EU Farm Commissioner Phil Hogan announced a €50 million compensation fund for Irish beef farmers on May 16th to assist those badly hit as a result of Brexit.
The Irish government has said it will match the €50 million, bringing the total fund to a total €100 million. The aid package is expected to be paid out to beef producers in the autumn.
The EU Farm chief said the exceptional measures ‘recognise the particular difficulty that Irish beef farmers have experienced during an unprecedented and sustained period of low prices, principally driven by events beyond their control.
‘This fund will support a fragile but very important sector and protect its long-term viability … the Commission has concluded that the sector is in need of an immediate response.’ Speaking at the recent Irish Farmers Journal Beef Summit in Ballinasloe, Ireland’s Agriculture Minister, Micheal Creed, said it was ‘time for the beef sector to fight back on these issues … denial or retribution will not make the fight effective.’ Under pressure from the Irish Farmers Association (IFA) and heckled by the 1,300 farmers at the Shearwater Hotel in early May, the Macroom man said ‘looking in detail at market developments over the last number of months, there has been an unprecedented flat-lining of producer prices from October 2018 to the present … accompanied by high slaughter numbers.’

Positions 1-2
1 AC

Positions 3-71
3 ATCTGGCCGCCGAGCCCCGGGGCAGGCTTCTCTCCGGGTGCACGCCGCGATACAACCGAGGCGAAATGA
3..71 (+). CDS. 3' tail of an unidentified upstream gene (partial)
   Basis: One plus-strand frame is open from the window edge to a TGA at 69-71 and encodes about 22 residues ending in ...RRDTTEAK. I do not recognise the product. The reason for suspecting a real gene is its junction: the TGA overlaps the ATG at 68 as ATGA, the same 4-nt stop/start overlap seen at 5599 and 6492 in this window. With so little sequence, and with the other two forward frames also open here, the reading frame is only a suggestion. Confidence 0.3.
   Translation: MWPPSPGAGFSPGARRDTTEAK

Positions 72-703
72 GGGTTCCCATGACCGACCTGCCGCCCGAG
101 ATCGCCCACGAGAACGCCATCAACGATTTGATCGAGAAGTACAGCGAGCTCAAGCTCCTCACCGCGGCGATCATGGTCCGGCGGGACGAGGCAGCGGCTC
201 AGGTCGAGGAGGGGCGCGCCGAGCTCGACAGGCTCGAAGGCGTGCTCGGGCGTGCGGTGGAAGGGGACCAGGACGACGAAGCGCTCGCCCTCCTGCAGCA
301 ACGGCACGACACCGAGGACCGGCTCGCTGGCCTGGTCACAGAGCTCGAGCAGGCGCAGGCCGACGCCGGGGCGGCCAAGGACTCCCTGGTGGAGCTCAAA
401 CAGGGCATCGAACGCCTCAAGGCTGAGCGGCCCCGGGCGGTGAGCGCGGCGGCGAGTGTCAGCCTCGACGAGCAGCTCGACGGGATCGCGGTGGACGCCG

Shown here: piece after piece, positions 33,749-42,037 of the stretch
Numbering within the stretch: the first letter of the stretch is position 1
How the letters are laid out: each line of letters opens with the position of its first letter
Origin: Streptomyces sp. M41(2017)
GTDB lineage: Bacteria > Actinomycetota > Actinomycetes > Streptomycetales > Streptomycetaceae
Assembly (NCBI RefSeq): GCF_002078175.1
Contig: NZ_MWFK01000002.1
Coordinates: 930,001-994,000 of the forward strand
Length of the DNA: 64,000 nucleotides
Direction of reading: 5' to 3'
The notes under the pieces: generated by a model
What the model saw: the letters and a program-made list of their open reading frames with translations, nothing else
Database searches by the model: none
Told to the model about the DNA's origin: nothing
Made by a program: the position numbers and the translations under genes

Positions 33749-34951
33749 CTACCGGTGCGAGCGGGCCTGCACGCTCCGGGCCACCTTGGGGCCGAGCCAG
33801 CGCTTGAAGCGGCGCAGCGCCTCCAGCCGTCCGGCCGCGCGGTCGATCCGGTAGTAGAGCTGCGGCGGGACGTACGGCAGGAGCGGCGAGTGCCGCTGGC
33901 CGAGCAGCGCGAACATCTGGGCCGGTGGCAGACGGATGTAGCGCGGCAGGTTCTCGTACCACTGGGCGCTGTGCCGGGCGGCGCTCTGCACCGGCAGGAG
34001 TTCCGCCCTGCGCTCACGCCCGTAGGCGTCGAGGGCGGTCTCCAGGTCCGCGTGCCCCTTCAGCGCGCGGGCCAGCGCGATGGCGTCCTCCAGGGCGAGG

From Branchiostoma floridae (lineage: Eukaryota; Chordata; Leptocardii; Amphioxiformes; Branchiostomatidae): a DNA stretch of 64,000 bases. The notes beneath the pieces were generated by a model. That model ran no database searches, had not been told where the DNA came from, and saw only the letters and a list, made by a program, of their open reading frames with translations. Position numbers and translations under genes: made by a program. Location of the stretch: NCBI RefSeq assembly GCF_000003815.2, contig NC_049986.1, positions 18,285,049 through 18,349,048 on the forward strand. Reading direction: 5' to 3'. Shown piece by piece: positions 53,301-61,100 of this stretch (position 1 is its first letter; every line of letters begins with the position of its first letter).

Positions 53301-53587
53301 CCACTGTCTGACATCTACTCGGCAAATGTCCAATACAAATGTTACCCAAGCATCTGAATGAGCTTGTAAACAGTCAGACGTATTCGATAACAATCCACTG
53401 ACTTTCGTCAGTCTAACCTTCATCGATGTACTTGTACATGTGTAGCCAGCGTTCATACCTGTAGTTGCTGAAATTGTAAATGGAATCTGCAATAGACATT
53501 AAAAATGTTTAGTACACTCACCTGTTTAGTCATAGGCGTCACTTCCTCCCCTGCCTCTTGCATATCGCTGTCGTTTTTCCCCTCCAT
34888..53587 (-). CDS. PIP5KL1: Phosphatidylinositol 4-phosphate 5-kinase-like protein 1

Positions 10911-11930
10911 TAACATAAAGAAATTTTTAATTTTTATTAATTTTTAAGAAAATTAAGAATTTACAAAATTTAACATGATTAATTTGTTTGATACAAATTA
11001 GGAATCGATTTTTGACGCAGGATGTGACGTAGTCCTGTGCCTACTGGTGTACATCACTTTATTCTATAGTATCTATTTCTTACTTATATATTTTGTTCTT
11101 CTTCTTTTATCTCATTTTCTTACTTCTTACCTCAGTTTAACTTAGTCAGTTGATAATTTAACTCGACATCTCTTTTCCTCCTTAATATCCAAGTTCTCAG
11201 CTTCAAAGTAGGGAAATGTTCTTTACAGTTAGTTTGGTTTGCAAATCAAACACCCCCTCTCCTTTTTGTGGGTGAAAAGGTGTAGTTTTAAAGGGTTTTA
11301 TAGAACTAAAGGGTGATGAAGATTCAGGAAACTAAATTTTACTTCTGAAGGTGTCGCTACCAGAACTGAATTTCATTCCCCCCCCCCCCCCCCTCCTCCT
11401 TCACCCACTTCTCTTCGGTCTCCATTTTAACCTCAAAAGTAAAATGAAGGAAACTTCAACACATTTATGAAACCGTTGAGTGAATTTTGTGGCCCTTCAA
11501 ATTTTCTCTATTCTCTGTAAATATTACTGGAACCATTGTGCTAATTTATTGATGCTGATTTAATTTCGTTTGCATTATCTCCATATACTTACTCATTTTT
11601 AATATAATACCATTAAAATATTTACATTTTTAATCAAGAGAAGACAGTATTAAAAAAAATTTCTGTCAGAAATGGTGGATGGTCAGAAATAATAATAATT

Creed stated that farmers will be the only section to benefit from the beef package. He insisted ‘factories won’t benefit, full stop,’ assuring them that ‘we can make it happen that it will be just the farmers who benefit from this, that’s an imperative.’
Fianna Fáil leader Micheál Martin hit out at Hogan’s involvement in the funding in the middle of an election campaign, accusing the government of making the announcement less than one week before local and European elections. He accused the Commission and Irish government of doling out money ‘whereby billions of euros are being announced and Ministers are refusing at point blank to explain where the money is coming from.’
He added: ‘The Taoiseach has even gone so far as to involve our European Commissioner in the unprecedented breaking of the tradition of the Commission refusing to make funding announcements during campaigns.’
• Rose O’Donovan is the editor-in-chief of the Brussels-based agricultural publication Agra Facts.